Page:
Diagnosing a blown head gasket on your Honda Accord or Odyssey or Prelude (or Isuzu Oasis) can be easily done with or without tools. I have used three different methods, that I'm going to explain in detail in this article, that have been very effective in troubleshooting a bad head gasket.
Two of them you can accomplish with absolutely no tools. The third is done with a compression tester and the fourth is done with a combustion leak detector. All of them are explained in a step-by-step manner to help you get down to the bottom of the issue on your Honda Accord (Odyssey, Prelude).
Before we jump into the article, the following tutorials may be of help too:
- How To Test The Radiator Fan Motor (Honda 2.2L, 2.3L).
- How To Test The Radiator Fan Relay (Honda 2.2L, 2.3L).
- How To Avoid A Blown Head Gasket (Honda 2.2L, 2.3L).
Contents of this tutorial:
- Symptoms Of A Blown Head Gasket.
- HEAD GASKET TEST 1: Engine Oil The Color Of ‘Coffee With Too Much Creamer’
- HEAD GASKET TEST 2: Combustion Gases Expelled From an Open Radiator.
- HEAD GASKET TEST 3: Doing A Compression Test To Check For A Blown Head Gasket.
- TEST 4: Using A Chemical Block Tester (Combustion Leak Tester).
- Related Test Articles.
You can find this tutorial in Spanish here: Cómo Probar El Empaque De La Cabeza (Honda 2.2L, 2.3L) (at: autotecnico-online.com).
Symptoms Of A Blown Head Gasket
The most common cause of a blown head gasket is that the engine overheated due to one of the following: 1) The radiator fan not working, 2) Engine has no coolant, due to a leak somewhere in the engine's cooling system 3) Thermostat went bad and is stuck closed. The most common symptoms a blown head gasket are:
- Your car or mini-van is overheating. You know it's not the fan or thermostat.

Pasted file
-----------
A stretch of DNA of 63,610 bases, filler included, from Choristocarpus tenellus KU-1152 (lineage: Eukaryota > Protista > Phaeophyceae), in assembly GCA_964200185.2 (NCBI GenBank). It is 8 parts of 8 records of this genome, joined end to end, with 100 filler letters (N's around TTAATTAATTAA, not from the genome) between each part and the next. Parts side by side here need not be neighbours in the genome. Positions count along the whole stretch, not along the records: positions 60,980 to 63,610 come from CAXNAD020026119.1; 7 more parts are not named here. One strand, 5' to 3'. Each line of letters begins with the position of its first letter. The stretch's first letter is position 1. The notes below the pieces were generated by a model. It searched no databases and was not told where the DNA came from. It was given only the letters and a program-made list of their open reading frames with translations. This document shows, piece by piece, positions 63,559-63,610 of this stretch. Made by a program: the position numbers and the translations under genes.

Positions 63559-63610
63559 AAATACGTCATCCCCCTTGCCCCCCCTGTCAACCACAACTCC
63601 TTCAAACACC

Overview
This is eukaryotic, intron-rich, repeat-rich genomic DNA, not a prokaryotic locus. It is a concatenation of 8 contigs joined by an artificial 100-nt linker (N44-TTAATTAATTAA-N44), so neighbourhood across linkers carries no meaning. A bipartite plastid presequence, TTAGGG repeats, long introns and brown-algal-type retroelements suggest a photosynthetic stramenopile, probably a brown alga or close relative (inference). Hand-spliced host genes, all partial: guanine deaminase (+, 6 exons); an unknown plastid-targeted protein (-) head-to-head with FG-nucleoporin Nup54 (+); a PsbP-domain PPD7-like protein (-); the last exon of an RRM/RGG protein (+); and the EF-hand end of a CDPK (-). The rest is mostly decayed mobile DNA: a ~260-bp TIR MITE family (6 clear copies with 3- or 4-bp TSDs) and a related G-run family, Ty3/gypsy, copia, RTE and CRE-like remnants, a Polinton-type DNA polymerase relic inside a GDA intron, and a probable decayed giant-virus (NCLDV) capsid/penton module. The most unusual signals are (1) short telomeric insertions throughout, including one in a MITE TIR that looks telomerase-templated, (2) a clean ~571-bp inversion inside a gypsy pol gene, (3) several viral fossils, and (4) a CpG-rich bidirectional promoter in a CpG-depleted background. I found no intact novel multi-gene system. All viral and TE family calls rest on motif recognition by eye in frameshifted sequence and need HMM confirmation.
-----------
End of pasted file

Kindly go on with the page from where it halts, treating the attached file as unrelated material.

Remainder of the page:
- White smoke is coming out of the tail-pipe and it smells like anti-freeze being cooked.
- The car or mini-van won't start.
1.) You have already verified it's not an ignition system problem because you have spark coming out at all of the spark plug wires.
2.) You know it's not a lack of fuel, because you have verified that the fuel pump is delivering fuel to the fuel injectors.
- The engine oil is thick and tan to off-white color.
TEST 1: Engine Oil The Color Of ‘Coffee With Too Much Creamer’
Although I'm presenting 3 different tests to check for a blown head gasket, there's a good chance that you may need only one. So, if this first head gasket test let's you know that the gasket is blown, then you don't need to continue to the rest.
Now, if one test doesn't prove conclusively that the head gasket is blown, go to the next one. The reason for this is that a vehicle experiencing a blown head gasket condition may present only one of the many symptoms that these 3 tests are testing for. If this happens to your Honda, I'm confident that one of the three tests will nail down the problem.
OK, I'll stop talking and we'll get this show on the road, this is what you need to do:
Open your Honda's hood.
Pull the engine oil dipstick out of the engine.
Now, visually check the color of the oil and its viscosity (that's on the dipstick).
You'll see one of two things:
1.) The oil on the dipstick is a creamy tan color.
2.) The oil on the dipstick is a normal color and viscosity.
Take a look at the following interpretations to find out which one best fits what you have observed of the color of the oil:
CASE 1: The color of the oil is a light tan, like coffee with too much creamer. This confirms that the head gasket is blown and that it's letting coolant mix with the engine oil.
If you're wondering why the oil looks like this? The principal reason is that your Honda over-heated and:
1.) The cylinder head warped which caused the head gasket to burn.
2.) and a burned head gasket can not seal the oil and coolant ports in both the engine block and the cylinder head (especially with a warped cylinder head).
3.) This leads to the coolant entering the engine oil pan. As both oil and coolant mix, the resulting combination gets thick and becomes an off-white color.
CASE 2: The color of the engine oil is normal. Although this is a good result, it does not confirm the condition of the head gasket yet, go to TEST 2.
Here's why: In the majority of the cases, a blown head gasket will cause the engine's coolant to mix with the oil, but not always. Therefore one or maybe two more tests are needed to make sure that the head gasket is really blown or not. The next test is to see if the engine's compression/combustion gases are escaping thru' the radiator.